I have spent no time in null; but some in losec; When I built my customs office; I wanted control and profits from it; not to simply donate it to the alliance or parent corp.

Not everyone will care; but there are some advantages to an alliance over a single (or only a few) corporation.

On that note; there is value in working through player owned structures; requiring (someone with) some time in low or null.

Hivemind said...

@ Gevlon: I was hoping for replies about the make up of the corp and its timescale in particular. Looking at both this post and Monday's one, it seems like you're talking about your corp as being hisec market traders, nullsec fleet pilots (at least initially) and nullsec capital and supercapital pilots as well.

I assume you're going to suggest recruits do the same thing you've been doing and make seperate hisec trade and future supercap piloting accounts for consecutive training, and that both accounts are going to be fairly useless for nullsec for some time as they build up capital and train skills, so I'm curious when and how you envision them participating in the null alliance you're looking for.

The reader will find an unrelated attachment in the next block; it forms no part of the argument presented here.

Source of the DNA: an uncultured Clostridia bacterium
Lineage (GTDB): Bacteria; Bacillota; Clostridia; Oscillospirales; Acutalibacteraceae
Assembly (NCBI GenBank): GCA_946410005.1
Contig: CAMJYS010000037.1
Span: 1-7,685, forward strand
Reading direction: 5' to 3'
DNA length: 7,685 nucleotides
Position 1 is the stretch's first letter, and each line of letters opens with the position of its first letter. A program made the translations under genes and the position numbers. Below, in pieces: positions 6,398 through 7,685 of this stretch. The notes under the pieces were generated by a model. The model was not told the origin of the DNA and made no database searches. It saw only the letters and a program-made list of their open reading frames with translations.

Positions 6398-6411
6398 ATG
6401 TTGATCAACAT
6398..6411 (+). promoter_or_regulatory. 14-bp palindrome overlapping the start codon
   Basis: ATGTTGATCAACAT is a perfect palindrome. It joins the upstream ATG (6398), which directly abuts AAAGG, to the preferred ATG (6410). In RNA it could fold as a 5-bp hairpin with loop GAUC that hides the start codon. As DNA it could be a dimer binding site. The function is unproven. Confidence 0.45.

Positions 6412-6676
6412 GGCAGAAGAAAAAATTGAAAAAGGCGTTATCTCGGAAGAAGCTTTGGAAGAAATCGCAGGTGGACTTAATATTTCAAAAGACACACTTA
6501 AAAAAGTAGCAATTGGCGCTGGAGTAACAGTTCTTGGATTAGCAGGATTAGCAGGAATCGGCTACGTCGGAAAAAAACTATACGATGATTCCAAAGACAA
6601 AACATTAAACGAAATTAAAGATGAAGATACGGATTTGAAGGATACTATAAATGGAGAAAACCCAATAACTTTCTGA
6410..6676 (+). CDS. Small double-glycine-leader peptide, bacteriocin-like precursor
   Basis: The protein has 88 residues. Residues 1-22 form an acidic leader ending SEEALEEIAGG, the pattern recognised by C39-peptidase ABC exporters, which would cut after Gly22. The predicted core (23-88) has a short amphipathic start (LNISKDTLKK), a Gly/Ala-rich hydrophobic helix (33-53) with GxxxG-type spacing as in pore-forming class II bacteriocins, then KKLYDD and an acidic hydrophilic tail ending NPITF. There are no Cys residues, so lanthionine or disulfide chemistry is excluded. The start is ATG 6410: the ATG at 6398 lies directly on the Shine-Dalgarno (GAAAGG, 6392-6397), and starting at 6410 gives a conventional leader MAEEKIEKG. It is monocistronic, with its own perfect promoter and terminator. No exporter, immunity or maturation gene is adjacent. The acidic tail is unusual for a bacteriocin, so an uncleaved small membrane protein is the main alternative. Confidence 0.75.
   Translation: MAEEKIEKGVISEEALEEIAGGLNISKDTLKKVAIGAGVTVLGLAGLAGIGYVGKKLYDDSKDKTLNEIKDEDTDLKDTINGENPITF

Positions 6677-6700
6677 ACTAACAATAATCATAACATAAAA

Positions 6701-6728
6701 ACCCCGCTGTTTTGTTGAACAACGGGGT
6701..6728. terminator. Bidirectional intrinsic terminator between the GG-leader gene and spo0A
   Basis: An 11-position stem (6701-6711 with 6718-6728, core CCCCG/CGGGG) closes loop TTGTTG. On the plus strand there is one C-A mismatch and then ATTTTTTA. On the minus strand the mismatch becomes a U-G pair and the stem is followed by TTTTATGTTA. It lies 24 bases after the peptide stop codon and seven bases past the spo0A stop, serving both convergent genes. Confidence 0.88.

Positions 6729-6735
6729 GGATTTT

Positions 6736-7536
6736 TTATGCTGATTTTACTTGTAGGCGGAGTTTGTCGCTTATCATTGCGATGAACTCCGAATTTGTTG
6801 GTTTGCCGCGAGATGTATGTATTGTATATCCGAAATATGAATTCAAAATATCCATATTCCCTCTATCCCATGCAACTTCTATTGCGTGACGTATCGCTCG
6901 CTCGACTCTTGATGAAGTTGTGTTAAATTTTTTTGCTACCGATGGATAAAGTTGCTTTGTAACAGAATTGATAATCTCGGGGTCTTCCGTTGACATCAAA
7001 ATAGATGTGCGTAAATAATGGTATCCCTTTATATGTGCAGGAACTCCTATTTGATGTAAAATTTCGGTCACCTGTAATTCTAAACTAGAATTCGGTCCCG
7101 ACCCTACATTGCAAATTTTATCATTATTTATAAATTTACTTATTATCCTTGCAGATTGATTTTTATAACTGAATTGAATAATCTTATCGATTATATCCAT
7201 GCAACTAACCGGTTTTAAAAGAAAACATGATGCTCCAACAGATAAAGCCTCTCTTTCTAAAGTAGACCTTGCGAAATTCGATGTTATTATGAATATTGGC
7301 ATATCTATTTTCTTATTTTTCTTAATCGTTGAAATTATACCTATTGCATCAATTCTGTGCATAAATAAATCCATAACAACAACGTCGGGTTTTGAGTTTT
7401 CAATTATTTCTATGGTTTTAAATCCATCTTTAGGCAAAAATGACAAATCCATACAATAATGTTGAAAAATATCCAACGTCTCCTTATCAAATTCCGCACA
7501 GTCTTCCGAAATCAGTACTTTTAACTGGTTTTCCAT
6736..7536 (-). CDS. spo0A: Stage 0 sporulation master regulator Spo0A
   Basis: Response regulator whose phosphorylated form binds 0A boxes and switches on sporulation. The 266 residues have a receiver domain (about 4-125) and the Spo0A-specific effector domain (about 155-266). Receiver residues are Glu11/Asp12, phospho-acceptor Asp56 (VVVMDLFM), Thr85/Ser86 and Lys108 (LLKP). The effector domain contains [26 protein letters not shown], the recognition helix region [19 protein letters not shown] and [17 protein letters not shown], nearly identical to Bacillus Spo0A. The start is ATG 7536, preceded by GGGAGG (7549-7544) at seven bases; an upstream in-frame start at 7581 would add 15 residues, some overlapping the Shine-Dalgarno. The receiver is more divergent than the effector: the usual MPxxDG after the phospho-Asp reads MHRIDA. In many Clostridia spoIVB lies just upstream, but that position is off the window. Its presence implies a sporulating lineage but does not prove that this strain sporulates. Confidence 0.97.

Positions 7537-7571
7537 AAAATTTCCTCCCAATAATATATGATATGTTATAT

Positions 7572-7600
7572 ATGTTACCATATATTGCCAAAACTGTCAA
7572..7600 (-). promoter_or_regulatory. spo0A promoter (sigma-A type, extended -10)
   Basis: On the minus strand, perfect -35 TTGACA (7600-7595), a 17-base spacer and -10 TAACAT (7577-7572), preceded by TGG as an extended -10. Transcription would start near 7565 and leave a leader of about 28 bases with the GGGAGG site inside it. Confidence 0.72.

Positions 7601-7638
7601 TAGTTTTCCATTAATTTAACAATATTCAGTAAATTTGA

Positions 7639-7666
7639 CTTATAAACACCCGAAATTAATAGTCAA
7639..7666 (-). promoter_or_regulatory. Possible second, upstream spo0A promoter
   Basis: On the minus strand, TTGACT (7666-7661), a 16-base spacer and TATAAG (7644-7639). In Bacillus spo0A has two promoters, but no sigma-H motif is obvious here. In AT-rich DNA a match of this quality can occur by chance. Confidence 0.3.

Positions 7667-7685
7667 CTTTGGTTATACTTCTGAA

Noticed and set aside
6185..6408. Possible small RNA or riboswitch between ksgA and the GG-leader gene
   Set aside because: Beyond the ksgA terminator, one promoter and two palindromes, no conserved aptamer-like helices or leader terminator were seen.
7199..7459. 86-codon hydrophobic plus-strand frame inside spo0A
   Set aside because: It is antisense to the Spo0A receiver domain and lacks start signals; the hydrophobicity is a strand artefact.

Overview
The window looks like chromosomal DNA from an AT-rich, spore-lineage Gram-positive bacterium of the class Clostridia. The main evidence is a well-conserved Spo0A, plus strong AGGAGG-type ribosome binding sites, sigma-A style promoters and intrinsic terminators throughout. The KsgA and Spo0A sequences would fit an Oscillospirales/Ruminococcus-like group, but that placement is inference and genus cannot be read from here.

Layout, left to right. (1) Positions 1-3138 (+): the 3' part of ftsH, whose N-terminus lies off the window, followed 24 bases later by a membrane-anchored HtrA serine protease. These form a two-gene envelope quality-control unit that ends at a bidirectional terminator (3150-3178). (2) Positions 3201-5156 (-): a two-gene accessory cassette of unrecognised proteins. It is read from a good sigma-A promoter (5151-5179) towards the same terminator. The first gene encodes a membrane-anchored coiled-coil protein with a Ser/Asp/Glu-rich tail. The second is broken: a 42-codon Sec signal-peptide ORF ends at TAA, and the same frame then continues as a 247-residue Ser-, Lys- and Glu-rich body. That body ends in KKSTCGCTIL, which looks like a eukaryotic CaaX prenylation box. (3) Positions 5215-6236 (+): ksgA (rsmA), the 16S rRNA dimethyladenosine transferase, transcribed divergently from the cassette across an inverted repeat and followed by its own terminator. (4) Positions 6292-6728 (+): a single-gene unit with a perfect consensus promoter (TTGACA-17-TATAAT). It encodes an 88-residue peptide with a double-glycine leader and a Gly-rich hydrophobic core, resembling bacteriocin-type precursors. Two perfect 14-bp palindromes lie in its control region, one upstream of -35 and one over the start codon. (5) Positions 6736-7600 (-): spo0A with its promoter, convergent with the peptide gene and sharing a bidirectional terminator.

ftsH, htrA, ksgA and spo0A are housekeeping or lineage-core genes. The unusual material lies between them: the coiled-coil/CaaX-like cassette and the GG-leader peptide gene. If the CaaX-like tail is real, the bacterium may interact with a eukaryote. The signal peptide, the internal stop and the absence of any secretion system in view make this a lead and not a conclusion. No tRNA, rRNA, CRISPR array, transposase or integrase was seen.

As for the rest, yes they are technical questions, but you're asking for a major null power to take you on now based purely on potential results in the future. I'm surprised I need to say this to you, but that's going to go over a lot better if you have a solid and detailed business plan rather than the rather... patchwork series of ideas you've presented thus far. Even if you want to be taken in by another corp, they're still going to want to see that you're more than just a rich hisec dweller with some big ideas and no idea how to implement them.

Gevlon said...

@Hivemind: I'm not trying to pretend to be expert where I'm not. Yes, I'll suggest the members to have highsec trader alts/accounts separated to make the money.

There is much to clear out before I can say "this is what I want" and go to a diplomat to discuss what do they want.

Steel H. said...